How We Do the Homeschooling Thing


OK, so we officially finished our “school year” a few weeks ago but because I often get asked about how we homeschool especially since I also work from home part-time, I wanted to share a bit of our year in review.

If you’re new, you can also read about our journey to homeschooling. The thing about homeschooling is that there’s like 40 thousand different curriculum options out there (OK maybe not that many but A LOT) which is both great and overwhelming. There are several choices depending on your educational “philosophy”. There’s unschooling, charlotte mason, eclectic, etc. just to name a few. I personally lean towards the Classical education model with a touch of “eclectic” because I believe that if it was good enough for the great thinkers then it’s good for my kids.

Siblings, school mates, and BFFs
Siblings, school mates, and BFFs

So after looking at different options, I decided to go with Memoria Press’ Classical Core curriculum.

From their website:

The Classical Core Curriculum is a complete classical Christian curriculum that emphasizes the traditional liberal arts of language and mathematics and the cultural heritage of the Christian West as expressed in the great works of history and literature. The curriculum has an early focus on the basic skills of reading, writing, and arithmetic and a special emphasis on Latin. Latin is the best way to gain an academic vocabulary, to learn the formal system of grammar, and is, along with math, the best early critical thinking skills training. The curriculum’s study of the cultures of Athens and Rome, as well as Biblical and Church history, is designed to provide a basis for a proper understanding of European and American history.

I started with it last year when sweet girl was in kindergarten and thought it was a great program. So we continued with it this past school year with my girl in first grade and my little guy Jake did the pre-K program.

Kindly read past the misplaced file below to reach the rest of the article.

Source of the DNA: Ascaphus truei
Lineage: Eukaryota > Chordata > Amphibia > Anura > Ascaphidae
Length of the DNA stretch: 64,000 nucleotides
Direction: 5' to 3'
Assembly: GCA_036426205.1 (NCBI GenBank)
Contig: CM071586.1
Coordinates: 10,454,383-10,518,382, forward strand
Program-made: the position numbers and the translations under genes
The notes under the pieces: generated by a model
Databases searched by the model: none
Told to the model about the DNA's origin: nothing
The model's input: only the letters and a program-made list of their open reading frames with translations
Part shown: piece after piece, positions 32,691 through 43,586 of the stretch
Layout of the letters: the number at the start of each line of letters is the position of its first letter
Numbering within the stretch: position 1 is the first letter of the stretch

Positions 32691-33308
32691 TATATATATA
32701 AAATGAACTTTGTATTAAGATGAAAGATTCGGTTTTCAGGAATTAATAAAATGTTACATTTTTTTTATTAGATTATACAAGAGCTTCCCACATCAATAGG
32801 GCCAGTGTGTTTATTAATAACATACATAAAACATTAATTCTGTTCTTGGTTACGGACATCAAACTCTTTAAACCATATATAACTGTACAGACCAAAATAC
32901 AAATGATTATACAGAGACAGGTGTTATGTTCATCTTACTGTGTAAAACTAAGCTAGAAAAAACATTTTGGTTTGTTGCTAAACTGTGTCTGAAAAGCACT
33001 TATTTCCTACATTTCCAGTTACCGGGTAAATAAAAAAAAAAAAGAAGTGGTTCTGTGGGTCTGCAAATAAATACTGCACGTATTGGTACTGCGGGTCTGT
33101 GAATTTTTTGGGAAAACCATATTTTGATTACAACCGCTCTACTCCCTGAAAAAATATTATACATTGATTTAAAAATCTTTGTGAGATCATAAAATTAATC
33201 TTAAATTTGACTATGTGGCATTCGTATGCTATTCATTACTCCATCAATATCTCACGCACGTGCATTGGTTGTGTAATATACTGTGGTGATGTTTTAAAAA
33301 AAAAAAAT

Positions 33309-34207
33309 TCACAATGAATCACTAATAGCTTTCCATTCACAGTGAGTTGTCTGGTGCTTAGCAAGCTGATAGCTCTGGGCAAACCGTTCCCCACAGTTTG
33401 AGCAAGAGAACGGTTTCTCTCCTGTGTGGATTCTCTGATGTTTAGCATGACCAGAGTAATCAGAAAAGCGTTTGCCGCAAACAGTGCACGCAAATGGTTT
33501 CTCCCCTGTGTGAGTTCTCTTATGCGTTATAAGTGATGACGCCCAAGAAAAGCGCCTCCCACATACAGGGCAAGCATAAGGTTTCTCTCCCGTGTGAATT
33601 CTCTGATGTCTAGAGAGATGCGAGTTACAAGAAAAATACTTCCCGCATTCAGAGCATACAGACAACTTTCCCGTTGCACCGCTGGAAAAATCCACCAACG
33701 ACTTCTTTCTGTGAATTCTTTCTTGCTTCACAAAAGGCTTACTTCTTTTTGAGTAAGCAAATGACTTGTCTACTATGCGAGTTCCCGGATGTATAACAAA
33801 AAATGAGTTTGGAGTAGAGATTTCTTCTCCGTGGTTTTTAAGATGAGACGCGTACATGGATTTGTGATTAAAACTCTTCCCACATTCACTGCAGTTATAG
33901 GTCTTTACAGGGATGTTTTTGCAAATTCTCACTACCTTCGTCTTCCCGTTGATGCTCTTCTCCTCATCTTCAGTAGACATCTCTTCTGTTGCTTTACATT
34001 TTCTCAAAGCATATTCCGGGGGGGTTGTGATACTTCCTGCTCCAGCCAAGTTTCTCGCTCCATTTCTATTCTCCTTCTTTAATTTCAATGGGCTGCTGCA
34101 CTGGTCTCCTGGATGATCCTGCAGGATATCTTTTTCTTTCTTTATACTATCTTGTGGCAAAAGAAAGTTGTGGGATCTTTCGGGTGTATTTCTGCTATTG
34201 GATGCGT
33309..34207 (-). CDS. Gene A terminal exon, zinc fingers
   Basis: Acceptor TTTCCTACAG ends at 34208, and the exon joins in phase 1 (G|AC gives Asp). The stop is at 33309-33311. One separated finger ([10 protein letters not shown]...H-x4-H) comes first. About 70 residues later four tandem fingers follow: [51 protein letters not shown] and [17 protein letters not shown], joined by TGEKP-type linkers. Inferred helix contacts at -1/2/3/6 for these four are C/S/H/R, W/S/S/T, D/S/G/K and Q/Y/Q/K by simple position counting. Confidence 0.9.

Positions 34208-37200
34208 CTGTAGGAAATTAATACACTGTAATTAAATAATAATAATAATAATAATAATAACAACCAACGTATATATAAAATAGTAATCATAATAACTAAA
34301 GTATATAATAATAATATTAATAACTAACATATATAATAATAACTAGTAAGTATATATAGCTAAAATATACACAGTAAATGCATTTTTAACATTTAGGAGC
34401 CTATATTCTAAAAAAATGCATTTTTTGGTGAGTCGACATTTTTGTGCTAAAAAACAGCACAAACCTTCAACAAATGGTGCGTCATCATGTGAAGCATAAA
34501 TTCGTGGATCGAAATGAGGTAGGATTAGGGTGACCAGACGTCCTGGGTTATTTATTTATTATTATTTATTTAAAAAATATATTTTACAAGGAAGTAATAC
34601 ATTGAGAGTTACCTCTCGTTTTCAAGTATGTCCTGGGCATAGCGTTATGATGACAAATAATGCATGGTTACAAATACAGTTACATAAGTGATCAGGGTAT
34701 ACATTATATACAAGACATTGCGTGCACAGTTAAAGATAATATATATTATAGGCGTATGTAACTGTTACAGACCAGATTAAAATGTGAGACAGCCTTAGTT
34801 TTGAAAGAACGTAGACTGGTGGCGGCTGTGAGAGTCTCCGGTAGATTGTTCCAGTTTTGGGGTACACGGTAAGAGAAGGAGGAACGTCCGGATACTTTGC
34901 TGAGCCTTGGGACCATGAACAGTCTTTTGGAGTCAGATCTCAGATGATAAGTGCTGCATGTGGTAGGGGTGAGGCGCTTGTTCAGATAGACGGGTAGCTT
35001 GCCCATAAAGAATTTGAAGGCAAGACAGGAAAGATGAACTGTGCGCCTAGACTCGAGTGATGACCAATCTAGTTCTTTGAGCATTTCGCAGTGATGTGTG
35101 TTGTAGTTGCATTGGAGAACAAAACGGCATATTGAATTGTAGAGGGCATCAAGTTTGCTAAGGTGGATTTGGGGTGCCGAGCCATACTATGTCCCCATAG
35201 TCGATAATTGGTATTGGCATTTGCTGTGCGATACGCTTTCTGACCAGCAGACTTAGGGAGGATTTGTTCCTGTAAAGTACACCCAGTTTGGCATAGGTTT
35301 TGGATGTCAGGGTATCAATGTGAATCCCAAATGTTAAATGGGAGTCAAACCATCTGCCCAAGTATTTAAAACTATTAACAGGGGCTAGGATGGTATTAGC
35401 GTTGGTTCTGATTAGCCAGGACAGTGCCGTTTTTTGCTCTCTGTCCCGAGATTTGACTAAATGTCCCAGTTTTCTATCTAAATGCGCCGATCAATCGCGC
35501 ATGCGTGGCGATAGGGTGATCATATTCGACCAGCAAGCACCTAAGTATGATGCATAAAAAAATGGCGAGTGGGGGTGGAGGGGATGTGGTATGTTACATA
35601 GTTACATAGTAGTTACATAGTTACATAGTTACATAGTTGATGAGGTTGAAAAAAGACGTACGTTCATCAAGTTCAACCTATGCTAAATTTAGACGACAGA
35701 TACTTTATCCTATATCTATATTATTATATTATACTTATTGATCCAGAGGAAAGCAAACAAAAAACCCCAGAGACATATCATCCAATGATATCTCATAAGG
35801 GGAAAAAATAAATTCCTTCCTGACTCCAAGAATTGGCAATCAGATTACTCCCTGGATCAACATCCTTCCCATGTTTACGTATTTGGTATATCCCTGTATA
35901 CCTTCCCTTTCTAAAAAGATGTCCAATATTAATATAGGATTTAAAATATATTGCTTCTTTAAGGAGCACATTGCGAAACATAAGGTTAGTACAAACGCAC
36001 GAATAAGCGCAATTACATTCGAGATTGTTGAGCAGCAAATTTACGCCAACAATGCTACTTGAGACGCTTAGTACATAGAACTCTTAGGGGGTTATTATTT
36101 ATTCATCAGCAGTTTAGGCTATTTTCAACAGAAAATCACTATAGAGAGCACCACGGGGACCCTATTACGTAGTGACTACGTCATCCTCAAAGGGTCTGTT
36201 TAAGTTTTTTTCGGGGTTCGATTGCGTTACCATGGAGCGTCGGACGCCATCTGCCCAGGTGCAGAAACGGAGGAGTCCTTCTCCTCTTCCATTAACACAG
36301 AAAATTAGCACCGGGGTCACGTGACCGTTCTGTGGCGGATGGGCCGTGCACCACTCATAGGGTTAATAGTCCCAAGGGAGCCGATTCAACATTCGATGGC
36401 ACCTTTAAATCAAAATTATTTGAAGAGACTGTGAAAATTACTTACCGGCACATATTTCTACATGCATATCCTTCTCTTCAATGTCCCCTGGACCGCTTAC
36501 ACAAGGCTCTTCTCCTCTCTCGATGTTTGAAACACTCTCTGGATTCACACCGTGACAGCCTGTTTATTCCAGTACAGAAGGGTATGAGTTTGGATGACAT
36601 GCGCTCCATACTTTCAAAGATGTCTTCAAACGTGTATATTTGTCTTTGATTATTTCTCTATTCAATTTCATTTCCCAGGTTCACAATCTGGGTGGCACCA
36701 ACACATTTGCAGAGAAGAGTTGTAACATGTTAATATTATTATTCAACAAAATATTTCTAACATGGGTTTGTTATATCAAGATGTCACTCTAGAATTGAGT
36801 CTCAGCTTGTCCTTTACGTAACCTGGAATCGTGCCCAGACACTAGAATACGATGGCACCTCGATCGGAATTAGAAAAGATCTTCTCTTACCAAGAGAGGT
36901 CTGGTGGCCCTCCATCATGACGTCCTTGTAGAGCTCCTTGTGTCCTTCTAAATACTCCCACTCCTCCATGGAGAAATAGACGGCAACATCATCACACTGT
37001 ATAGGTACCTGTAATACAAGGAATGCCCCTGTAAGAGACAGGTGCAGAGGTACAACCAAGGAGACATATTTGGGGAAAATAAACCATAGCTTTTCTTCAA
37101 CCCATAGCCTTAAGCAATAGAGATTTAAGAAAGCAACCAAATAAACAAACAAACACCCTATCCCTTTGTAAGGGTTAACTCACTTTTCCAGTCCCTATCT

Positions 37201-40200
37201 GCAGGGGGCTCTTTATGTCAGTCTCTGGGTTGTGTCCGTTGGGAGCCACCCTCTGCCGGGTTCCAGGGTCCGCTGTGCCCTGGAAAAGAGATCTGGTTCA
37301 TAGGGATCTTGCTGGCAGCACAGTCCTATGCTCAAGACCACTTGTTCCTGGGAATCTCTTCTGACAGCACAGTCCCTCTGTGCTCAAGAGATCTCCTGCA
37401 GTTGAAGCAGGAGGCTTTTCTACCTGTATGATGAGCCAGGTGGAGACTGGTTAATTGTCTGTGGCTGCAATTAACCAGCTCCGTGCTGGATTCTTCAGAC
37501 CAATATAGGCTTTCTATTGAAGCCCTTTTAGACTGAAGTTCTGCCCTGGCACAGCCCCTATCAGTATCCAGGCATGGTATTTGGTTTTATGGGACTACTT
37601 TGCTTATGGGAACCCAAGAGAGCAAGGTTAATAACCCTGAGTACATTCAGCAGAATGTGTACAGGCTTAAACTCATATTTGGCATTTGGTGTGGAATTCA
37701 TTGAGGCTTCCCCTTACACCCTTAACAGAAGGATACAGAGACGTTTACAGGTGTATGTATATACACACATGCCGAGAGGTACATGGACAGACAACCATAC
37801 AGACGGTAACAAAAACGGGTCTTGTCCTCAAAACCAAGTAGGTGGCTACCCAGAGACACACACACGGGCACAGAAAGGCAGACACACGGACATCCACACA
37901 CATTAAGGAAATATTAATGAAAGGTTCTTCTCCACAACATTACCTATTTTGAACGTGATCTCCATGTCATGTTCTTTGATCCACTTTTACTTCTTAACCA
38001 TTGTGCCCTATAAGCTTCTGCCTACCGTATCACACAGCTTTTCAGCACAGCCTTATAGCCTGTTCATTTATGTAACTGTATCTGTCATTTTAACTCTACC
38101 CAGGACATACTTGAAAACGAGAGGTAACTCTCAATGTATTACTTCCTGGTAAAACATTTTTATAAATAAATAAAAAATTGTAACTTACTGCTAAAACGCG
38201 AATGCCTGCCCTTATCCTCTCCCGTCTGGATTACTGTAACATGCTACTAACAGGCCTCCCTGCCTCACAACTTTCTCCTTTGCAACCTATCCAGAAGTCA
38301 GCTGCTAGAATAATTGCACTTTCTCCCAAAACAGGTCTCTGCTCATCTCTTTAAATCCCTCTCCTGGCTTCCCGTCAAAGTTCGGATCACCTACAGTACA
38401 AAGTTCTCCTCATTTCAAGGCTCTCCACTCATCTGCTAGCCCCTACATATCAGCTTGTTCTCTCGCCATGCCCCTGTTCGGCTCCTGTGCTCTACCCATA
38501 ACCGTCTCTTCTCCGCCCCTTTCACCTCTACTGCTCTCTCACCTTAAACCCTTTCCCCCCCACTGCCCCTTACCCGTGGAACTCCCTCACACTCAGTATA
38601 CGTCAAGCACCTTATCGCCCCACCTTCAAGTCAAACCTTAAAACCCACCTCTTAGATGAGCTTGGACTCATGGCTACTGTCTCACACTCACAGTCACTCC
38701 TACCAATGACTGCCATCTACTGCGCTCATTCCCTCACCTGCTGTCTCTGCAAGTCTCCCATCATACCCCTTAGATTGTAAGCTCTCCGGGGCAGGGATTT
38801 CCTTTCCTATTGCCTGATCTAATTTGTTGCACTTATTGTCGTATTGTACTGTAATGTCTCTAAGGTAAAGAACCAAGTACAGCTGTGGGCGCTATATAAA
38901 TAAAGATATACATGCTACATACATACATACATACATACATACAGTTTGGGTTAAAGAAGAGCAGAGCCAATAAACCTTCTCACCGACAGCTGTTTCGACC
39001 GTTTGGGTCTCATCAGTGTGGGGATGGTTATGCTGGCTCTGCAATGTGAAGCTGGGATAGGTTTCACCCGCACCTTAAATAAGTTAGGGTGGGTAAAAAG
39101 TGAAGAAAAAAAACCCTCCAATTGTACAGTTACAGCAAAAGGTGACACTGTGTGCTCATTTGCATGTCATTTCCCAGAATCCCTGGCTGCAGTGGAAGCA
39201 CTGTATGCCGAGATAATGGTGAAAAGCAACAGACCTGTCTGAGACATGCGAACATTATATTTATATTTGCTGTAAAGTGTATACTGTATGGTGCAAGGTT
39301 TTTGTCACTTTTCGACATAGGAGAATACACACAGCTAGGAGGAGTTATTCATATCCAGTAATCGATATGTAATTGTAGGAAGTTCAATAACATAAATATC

I love that Memoria Press offers a packaged all subjects option as well as individual lesson plans if you don’t want to follow each subject.


While I love the freedom of choosing what my kids learn about and how we structure our day I really wanted a program where I could (loosely) follow a teacher’s guide with lesson plans so I could have a general sense of what we needed to cover and Memoria’s is great.

The Lesson Plans cover:

  • Recitation
  • Phonics
  • Spelling
  • Reading
  • Math
  • Copybook/memory
  • Cursive
  • Literature and Enrichment (science/history/art read a louds)

While I referred to the daily lesson plans for most subjects I did make some changes for math; Memoria recommends Rod & Staff but we used Math U See this year.

Also we were light on the copybook/memory work because my kids were also participating in the AWANA program and were already doing a lot of memory verses.

The first grade curriculum provided great reading opportunities for my girl. This past year she read:

Little Bear by Else Holmelund Minarik
Little Bear’s Visit by Else Holmelund Minarik
Caps for Sale by Esphyr Slobodkina
Blueberries for Sal by Robert McCloskey
Make Way for Ducklings by Robert McCloskey
Billy and Blaze by C.W. Anderson
Blaze and the Forest Fire by C.W. Anderson
The Story About Ping by Marjorie Flack and Kurt Wiese
Keep the Lights Burning, Abbie by Peter and Connie Roop
Stone Soup by Marcia Brown
The Little House by Virginia Lee Burton
Miss Rumphius by Barbara Cooney